Mike deadlifted once every 14-21 days. Phil deadlifted once a month.
Lower back training in the week they weren't deadlifting was composed of Good Mornings and Olympic pulls.
When it comes to deadlifting remember that a little goes a long way.
Simmons' comment about the deadlift was, "Why do something that takes more than it gives back?" The inference was that the deadlift is a very taxing movement.
I have put 127-147 lbs on my deadlift, I always lift heavy, no more then 5 reps, never felt better.
IMO if you dont deadlift you will hurt your back.
The benefit of Good Mornings is that they are less likely to "burn out" your lower back compared to heavy deadlifts.
As Simmons' noted about the deadlift, "Why do something that takes back more than it gives?" The inference is that the deadlift places a lot of stress on the body, the lower back.
"Would Healing" also addresses the frequency of deadlifting. Research (common knowledge) states that the greater the injury, the longer it takes to recover.
Due amount of stress places on the lower back, more recovery time is needed. Add in the fact is that squatting places taxes the lower back.
That doesn't mean you shouldn't train the deadlift, it just means you need to make sure you don't overtraining it.
Again, the key is to make sure you have rested it enough so that your lower back has recovered. Performing deadlifts when you lower has not recovered increases you chances of injury.
You state that you "deadlift consistently every week." Does that mean you deadlift once a week? If so, that would fall into the parameters that I stated in a previous post.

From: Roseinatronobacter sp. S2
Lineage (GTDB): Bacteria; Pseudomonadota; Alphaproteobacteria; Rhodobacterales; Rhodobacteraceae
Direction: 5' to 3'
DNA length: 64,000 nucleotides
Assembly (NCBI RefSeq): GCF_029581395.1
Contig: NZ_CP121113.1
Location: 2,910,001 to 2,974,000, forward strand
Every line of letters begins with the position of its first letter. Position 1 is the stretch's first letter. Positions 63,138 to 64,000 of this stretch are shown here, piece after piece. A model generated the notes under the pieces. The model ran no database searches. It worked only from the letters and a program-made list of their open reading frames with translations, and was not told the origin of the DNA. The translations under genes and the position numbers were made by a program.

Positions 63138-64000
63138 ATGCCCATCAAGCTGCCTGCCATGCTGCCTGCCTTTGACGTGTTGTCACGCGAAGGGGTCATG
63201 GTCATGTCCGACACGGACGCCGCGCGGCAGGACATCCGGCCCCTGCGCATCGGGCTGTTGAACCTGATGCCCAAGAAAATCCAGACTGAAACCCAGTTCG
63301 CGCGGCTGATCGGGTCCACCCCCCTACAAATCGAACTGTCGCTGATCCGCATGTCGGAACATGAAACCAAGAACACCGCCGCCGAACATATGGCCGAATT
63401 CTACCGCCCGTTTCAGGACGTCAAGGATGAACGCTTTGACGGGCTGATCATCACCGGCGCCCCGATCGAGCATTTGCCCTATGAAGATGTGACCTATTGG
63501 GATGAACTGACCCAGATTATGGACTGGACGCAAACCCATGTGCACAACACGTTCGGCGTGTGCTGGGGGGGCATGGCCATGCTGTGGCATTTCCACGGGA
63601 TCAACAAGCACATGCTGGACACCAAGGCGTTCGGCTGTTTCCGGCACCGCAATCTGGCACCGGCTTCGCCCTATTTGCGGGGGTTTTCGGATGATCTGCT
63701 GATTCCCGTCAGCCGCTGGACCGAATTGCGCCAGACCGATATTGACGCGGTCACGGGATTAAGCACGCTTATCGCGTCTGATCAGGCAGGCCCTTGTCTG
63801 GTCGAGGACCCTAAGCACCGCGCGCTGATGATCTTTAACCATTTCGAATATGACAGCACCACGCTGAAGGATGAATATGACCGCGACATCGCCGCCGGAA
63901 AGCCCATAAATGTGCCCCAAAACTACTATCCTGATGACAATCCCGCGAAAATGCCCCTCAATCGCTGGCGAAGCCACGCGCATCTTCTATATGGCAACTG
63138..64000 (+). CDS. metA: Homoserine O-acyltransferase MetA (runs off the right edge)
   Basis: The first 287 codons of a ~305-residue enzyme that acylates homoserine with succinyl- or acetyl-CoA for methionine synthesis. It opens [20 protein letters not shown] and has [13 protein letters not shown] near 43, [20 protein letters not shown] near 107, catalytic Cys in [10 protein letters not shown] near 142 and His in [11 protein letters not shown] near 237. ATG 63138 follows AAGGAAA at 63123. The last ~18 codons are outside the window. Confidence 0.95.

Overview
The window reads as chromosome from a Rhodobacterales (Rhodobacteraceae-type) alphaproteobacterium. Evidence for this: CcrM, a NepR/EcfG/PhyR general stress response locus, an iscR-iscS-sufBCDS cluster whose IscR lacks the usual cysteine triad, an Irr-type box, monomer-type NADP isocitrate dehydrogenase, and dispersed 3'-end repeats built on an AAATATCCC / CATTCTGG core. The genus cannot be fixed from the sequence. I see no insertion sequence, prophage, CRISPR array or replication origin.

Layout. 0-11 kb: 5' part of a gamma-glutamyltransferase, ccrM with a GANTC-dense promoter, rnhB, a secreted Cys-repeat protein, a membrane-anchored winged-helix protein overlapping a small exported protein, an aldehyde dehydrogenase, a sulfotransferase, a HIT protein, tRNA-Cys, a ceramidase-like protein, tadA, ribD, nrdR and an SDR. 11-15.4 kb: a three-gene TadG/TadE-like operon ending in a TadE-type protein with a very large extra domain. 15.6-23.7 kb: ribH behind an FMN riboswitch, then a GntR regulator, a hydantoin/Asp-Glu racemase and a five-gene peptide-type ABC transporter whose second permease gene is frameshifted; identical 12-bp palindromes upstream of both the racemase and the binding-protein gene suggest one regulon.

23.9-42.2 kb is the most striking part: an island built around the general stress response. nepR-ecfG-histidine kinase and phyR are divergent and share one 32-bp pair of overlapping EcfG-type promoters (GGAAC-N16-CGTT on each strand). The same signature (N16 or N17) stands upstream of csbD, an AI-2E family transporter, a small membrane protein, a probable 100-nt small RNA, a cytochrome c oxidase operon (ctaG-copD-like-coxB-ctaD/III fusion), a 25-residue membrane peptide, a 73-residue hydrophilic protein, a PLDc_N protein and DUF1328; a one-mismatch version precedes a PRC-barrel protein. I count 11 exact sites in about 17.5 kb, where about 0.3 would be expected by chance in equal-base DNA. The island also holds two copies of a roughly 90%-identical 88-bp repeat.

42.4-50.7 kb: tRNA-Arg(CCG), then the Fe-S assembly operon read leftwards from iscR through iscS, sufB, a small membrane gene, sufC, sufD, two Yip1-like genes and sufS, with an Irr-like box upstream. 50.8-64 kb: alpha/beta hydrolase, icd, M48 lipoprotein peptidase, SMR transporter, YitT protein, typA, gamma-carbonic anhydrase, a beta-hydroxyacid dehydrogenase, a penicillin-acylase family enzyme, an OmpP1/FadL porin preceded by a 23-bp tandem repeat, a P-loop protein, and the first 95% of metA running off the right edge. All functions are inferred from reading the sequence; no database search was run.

The frequence of how often you deadlift is dependent on a varitey of factors. What works for you today may not work tomorrow.
"Everything works but nothing works forever."
I alway find that when I have had a really good Dead workout my hams and glutes are burning and not my low back. That pain comes the next day.
If it does not hurt a little is it worth doing?
Don't go by me, but I never deadlift till day of the meet. I do all the other accesorie lifts to give me the strength for the meet. My back is messed up (broke my back in 98', hurniated entire lumbar spine and 2 torn disks that almost heal but not quite) thus I save myself till day of. IE: hypers,pull-ups, bent over rows or DB rows, pull overs and grip work are my main focus to get me there. And yes I DL w/ a belt! Hope that helps..
Run? Are you crazy? I wouln't even run for the dinner bell! I don't remember seeing running as a part of Push/Pull.
The "No Deadlift, Deadlift Training Program" goes into it. You can google it. It is a revision of Bill Starr's article, "A Different Approach To The Deadlift" and Loren Betzer's "To Deadlift More, Don't Deadlift" as well as Louie Simmon's view.
It is hard for most lifters to fathom increasing their deadlift by not deadlifting. That was my feeling at one time.
I gradually weened myself off deadlifting. I went from regular deadlifts to rack deadlifts, at my sticking point. I performed Olympic pulls, too.
I dropped rack deadlifts and replaced them with Good Mornings and continued with Olympic pulls.
In working with other lifters, the emphasis is on training the deadlift without overtraining the lower back. Since most lifters have a pshychological need to deadlift, we find a deadlift program that allows them to deadlift without tearing up their lower back.
The keys to keeping the lower back fresh is infrequent deadlift training sessions, REST. Chip McCain (198 world deadlift record holder) use to talk about his back feeling "charred" (burnt out).
McCain alternated heavy and light deadlift training sessions. One week was heavy and one week was light.
In going over his light weeks with him, I didnt see a rhythm. His weight fluctuated on his light weeks.
McCain's reply was "I keep the light weeks light." McCain let the feel of the weight dictate his light week training pounage. The focus on the light week was for recovery only, pump blood into the muscles...prepare him for the heavy week.